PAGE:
А что в фильмах тогда показывали? Слюнки текли у всего совка. Интересно, с тех пор в Лондоне, хуже стало или лучше?
Standing against moulding wallpaper in a small, dank bedroom, a woman known only as Mrs M, looks grimly at the camera as she clutches one of her four young children close to her chest.
Her three others, two boys and a girl, huddle beneath two grubby rain coats - their blanket for the night - as they fight for space on two sodden cushions so they are not forced to sleep on the rickety bed's exposed metal springs.
The house that they share with Mrs M has no bathroom, no hot water and the walls are running with damp. Outside, there is a thick layer of snow and blasts of the freezing winter air sweep through a hole in the broken window.
This harrowing scene of a young British family living in abject poverty is just one of the shocking images included in a new photography collection that captures the real squalor of what it was like to live in the nation's slums - just 40 years ago.
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Desperate: Mrs H lived with her husband and her baby boy in a tenement block in Glasgow which had been deserted by all other families. One morning the couple woke up to find that a demolition gang had started to tear down their home. Here, Mrs H is seen pushing her child over building debris into the cold, unlit building
Deprived: Mrs T and her family of five, including her child pictured in this photograph in May 1969, lived in a decaying terraced house owned by a steelworks in Sheffield. They had no gas, no electricity, no hot water, no bathroom and no bathroom. Mrs T's cooking was done on the fire in the living room
Cramped: Three generations of this Irish family, pictured in November 1969, lived together in a single basement room in a multi-let house in Toxteth, Liverpool. The nine family members pose beneath their washing that is strung up on a makeshift washing line as a fire heats the room
But the series of photos - which are to be shown publicly for the first time as part of an exhibition entitled Make Life Worth Living - don't depict life in the distant past. Rather, they reveal the harsh conditions that millions of Britons were forced to live in as recently as the 1970s.
Today, most families who claim to be the nation's most deprived can afford those basic needs - and many can afford luxuries such as Playstations. But then, being poor meant not being able to afford electricity, having no running water or even sleeping without a roof over your head.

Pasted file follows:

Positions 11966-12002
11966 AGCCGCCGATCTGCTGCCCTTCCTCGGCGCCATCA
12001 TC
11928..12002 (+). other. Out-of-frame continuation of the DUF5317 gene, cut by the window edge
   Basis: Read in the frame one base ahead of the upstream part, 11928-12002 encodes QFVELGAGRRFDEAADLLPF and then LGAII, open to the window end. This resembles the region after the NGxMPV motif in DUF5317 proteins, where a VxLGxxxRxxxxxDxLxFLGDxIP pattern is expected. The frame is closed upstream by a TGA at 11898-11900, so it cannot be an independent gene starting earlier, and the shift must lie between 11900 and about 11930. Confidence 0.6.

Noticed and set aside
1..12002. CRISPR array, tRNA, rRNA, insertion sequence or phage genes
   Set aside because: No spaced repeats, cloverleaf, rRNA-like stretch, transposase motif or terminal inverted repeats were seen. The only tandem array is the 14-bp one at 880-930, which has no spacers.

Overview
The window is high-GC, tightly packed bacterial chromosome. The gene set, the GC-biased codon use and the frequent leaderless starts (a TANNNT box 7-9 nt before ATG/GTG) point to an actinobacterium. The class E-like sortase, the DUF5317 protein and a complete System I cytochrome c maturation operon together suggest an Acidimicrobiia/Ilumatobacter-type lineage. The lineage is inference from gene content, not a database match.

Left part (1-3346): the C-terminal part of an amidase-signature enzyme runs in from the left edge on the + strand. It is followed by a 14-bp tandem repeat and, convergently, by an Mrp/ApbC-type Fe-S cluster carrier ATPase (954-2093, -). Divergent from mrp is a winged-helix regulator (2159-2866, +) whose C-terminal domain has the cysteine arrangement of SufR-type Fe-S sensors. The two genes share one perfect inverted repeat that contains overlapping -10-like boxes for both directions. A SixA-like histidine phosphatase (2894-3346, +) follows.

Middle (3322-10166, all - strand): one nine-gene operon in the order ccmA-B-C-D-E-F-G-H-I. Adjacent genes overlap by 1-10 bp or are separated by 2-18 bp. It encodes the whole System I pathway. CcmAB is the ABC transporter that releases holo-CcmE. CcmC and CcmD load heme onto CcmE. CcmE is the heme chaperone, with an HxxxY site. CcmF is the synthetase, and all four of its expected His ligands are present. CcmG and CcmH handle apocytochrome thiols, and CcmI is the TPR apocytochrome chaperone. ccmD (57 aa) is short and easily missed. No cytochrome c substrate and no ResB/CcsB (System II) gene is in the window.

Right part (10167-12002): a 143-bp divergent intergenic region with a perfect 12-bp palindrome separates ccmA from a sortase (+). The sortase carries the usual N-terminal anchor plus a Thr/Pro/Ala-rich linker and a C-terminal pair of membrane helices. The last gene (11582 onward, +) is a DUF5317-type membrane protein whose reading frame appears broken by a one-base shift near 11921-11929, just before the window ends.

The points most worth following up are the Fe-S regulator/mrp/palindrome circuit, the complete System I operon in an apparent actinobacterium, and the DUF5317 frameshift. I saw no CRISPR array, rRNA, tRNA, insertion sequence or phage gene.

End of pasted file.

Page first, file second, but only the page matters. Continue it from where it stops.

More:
Launched in December 1966, the charity's campaign aimed to dispel the myth that only living on the streets were homeless and to change the way people think about social issues, using the power of photography.
Hungry: A woman and her child look up from the kitchen of a council-owned property in a slum in Balsall Heath, Birmingham in November 1969. Above them a makeshift washing line is tied to the exposed water pipes attached to the peeling, damp-ridden walls in the dank room
Grasping at normality: Peering into a fragment of mirror stuck on the wall, a young woman puts on make-up in her Glasgow basement flat in October, 1970. Next to her a tap slowly drips into a dirty sink as light pours in through a shattered window - hastily covered with cardboard taken from discarded cereal boxes
Mr Hedges photographed slum housing in major cities such as Glasgow, Birmingham, Manchester, Leeds, Bradford and London, documenting the daily struggle of the nation's poorest and the distressing conditions faced by more than three million people.
At the time it was highly unusual for a documentary photographer to focus on domestic issues, as war and international stories were more favoured in the media world.
Despite being taken decades ago, the photographs have not been shown publicly since then following a 40-year restriction to protect the anonymity of the subjects. He donated 1,000 prints from his work to the National Media Museum in 1983 but they could not be used for that reason.
During the project, Mr Hedges came across families who slept with the lights blazing to keep the rats from scurrying around their house at night; bedrooms filled with pools of rainwater and kitchen walls decorated with reams of peeling wallpaper.
In one photograph taken by Mr Hedges, a father looks desperately at the kitchen wall in his rat-infested Glasgow home as his young son looks innocently into the camera. In another, a young girl dressed in rags cuddles a screaming baby close to her as she stands in a lonely, dark house.